3 Strategies for Inclusive Pedagogy

Jamie Landau has found that a communication and racial justice perspective has enabled her students -- and her -- to rediscover their voices.

June 30, 2021
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Last month marked a year since the murder of George Floyd, reminding me of students of color in my class this past spring semester whose humanity is at stake with inclusive pedagogy.

“Inclusive pedagogy” hit the headlines during the pandemic and whenever racial conflict occurred across the country. It’s not a new approach, however, as documented by previous Inside Higher Ed advice; pre-existing faculty development in diversity, equity and inclusion; and decades of research in many disciplines, such as in gender, race and disability studies. In 2018, I even collaborated with teaching center directors in the University System of Georgia to design and deliver a workshop on inclusive pedagogy for the statewide Chancellor’s Learning Scholars program.

But the past year brought far more heightened feelings of racial injustice into the classroom, demanding much greater accountability from me as a white woman teaching students of color and their mutual accountability to me. Other faculty members probably had similar experiences and are taking time this summer to reflect on inclusive teaching, the outcomes for students and themselves, and any lessons learned.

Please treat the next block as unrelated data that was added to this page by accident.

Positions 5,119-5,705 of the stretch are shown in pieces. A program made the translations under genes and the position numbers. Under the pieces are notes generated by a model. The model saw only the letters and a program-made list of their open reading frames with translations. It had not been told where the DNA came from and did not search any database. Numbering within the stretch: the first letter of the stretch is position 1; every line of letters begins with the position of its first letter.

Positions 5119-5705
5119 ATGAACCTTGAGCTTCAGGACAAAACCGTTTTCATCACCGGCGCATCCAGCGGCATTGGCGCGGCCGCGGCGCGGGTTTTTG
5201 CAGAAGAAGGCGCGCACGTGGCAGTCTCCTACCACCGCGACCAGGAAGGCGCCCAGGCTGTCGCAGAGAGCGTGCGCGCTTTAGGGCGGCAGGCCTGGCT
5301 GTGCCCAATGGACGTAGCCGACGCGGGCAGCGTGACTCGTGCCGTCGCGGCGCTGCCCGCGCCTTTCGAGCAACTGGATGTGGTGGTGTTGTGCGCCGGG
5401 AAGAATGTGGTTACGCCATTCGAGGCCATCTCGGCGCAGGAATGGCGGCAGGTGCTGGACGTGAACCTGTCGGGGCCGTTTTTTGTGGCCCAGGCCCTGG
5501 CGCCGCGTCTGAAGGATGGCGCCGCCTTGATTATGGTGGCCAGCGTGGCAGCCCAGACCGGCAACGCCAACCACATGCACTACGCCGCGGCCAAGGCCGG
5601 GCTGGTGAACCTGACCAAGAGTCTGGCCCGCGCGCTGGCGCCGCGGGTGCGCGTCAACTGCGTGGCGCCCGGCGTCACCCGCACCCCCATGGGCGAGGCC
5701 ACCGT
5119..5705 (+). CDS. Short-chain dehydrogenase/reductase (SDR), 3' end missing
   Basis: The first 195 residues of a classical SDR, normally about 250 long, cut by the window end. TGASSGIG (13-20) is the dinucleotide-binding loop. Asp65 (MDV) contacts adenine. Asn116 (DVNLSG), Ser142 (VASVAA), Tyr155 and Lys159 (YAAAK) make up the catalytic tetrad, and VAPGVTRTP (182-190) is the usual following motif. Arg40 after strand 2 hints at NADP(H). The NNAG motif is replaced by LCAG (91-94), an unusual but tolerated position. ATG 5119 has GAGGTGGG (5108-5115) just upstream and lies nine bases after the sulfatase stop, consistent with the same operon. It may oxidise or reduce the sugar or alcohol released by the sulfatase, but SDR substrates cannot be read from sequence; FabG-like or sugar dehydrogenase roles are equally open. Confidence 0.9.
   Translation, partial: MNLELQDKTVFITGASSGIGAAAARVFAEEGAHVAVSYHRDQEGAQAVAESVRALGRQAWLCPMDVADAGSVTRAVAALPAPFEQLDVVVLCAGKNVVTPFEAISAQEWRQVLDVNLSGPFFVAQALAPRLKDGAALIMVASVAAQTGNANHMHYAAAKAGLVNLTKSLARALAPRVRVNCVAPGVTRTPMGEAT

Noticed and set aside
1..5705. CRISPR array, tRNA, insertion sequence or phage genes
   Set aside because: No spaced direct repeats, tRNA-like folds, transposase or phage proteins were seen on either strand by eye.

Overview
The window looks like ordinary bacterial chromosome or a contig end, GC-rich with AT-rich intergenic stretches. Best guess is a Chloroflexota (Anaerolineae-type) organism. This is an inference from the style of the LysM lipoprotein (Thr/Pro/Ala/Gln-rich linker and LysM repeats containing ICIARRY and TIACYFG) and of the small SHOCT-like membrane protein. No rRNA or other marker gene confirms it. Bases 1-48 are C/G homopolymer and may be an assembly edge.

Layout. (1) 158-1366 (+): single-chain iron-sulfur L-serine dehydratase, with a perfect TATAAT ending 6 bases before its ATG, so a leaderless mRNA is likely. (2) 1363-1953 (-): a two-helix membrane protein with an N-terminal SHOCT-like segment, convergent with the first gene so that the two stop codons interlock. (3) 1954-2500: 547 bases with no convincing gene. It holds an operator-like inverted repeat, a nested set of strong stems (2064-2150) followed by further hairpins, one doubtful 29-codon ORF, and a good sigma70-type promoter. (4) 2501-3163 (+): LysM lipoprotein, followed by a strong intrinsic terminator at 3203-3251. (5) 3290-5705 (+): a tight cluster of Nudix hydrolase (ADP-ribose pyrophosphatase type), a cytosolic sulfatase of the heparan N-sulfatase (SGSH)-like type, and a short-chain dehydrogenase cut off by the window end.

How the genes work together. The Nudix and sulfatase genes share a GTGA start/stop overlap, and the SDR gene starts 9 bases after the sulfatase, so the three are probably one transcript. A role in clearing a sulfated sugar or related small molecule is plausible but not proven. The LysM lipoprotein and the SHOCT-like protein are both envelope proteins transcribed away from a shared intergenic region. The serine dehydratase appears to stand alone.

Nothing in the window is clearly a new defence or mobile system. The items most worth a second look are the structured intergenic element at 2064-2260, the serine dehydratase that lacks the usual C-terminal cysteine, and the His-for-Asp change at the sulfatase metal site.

Listed below are three overarching inclusive pedagogical strategies I found effective when teaching an undergraduate communication course during the spring 2021 semester. I also mention some challenges that arose and remain.

These strategies were inspired by my expertise as a professor of communication, feminist rhetorical scholar and director of a teaching center at a Southern regional state university. Crucially, they also came from the students as we co-created the course. Another influence was a local antiracist activist who was a guest speaker in a class and coordinates the Mary Turner Project, a restorative racial justice organization in Georgia. Some of these ideas overlap with previous advice columns and scholarship on inclusive pedagogy, as well, revealing how this is ongoing, evolving work for everyone involved in teaching and learning.

Ultimately, I offer a communication perspective to inclusive pedagogy that enabled my students and me to rediscover our voices. To clarify, we had our voices all along, but the dominant culture had stifled those voices -- and continues to try to do so. But, with inclusive pedagogy, our voices re-emerged and could be heard.

Co-creating course design and constitutive communication. Some student-centered teaching approaches encourage instructors to co-create the syllabus with students, such as by drafting a course learning objective with them for which they then design and complete an assignment. That gives students control over their learning. Tellingly, faculty participating in open pedagogy promote it as a best practice for democracy and diversity in education.

When white supremacists stormed the U.S. Capitol the week before my first class in January 2021, I felt accountable to the enrolled students of color who made up more than half the roster. I hesitated to give up control of the syllabus and co-create it -- until I realized that’s exactly what I needed to do for inclusion.